Yes, I am doing the work. But what I realized is that I’ve invested more time in doing the tactical work – such as designing a program or product. I wasn’t investing any where near the same amount of time in the strategic work – you know…the “harder” stuff that sets the foundation.
Where in your life, career, business, or even with (umm) your money are you making a similar mistake by focusing more on the tactical to-dos than the strategic ones?
For me and my business the strategic work looks like taking a step back, digging beneath the surface, and making sure I’m crystal clear about my message and who I best serve; making sure I really understand what my clients (err, that would be you) want (i.e., don’t create stuff in a vacuum); making sure I’m operating in my sweet spot, profitably; and making certain I’m not confusing “any action is better than none” with intentional, purpose-driven decisions and movement – to name a few.
The “problem” with strategic work and strategic to-dos is that you have to slow down! You have to be reflective. You have to contemplate. You have to face your fears and doubts. You have to step away from your comfort zone. You have to be bold. You have to have a breakdown moment. You have to make choices that initially present as “tough” (but really aren’t when you think about it.)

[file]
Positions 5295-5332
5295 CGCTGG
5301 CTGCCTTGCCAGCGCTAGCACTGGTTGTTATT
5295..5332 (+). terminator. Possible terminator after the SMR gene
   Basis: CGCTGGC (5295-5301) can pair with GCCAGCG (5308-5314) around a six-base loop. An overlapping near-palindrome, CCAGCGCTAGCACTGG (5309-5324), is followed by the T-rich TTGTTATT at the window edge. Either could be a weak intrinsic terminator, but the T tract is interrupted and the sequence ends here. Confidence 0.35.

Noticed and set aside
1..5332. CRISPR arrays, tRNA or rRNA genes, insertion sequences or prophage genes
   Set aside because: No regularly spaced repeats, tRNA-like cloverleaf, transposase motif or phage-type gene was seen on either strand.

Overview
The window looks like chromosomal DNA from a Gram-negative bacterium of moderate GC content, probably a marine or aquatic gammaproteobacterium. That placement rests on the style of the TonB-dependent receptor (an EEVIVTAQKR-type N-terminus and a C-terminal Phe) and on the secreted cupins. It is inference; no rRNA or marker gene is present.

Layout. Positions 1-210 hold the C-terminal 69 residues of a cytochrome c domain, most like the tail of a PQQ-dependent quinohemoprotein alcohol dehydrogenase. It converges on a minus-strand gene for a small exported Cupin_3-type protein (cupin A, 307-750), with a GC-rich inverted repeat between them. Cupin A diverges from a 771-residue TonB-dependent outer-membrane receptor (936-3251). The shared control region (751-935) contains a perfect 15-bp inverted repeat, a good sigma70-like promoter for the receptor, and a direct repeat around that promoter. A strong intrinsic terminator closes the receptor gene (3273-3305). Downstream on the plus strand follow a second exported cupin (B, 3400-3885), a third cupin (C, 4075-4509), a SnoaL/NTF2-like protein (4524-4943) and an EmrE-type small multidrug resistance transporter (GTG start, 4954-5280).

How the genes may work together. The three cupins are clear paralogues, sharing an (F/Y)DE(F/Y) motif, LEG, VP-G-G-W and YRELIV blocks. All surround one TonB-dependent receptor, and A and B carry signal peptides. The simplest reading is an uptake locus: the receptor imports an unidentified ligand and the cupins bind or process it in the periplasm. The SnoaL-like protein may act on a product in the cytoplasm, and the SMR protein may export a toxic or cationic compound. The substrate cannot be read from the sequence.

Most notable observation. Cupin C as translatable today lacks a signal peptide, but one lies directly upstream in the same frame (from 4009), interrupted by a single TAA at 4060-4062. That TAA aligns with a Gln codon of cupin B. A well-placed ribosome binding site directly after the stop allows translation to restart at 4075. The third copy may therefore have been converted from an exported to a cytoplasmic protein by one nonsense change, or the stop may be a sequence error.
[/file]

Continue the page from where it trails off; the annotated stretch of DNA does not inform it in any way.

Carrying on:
None of this is required for tactical to-dos. They, on the other hand, require less emotional effort and investment. And as a result, they are much easier to, well, do (!) and much easier to measure.
Getting Ready for 2013
We all get stuck from time to time. So getting stuck isn’t the issue; staying stuck is!
You know that to-do list I invited you to grab earlier? Take a look at it now because if you are feeling stuck in any way or area of your life it just might hold some clues for how to get unstuck.
As you review your to-do list, where do most of your items fall – are they S-TD or T-TD? (Yep, I even came up with a way of coding things…that’s the Type A-part of my personality revealing itself.) Share your discoveries in the comment section.
If you were lopsided like me with more tactical to-dos than strategic to-dos; if you are feeling a wee-bit stuck; if you want 2013 to be one of your more impactful years, here’s a suggestion: Take a week to focus on nothing but the items on your S-TD list. Or, if you realize you had nothing on your S-TD list, then spend time building it up. You will be amaaaazed at how this tweak will shift your energy – your focus – your productivity…and your results!
Power to the strategic to-do list…it’s the best way to ensure you are focusing on the right thing!
Jacquette M. Timmons is a self-described financial rebel and “money is never just about money” evangelist. She works as a financial coach, author, speaker and workshop leader, and proudly focuses more time on the psychology + emotions of money. Her goal and passion is to help people make smarter financially-driven and motivated choices. For her tips on how you, too, can be a financial rebel, click here.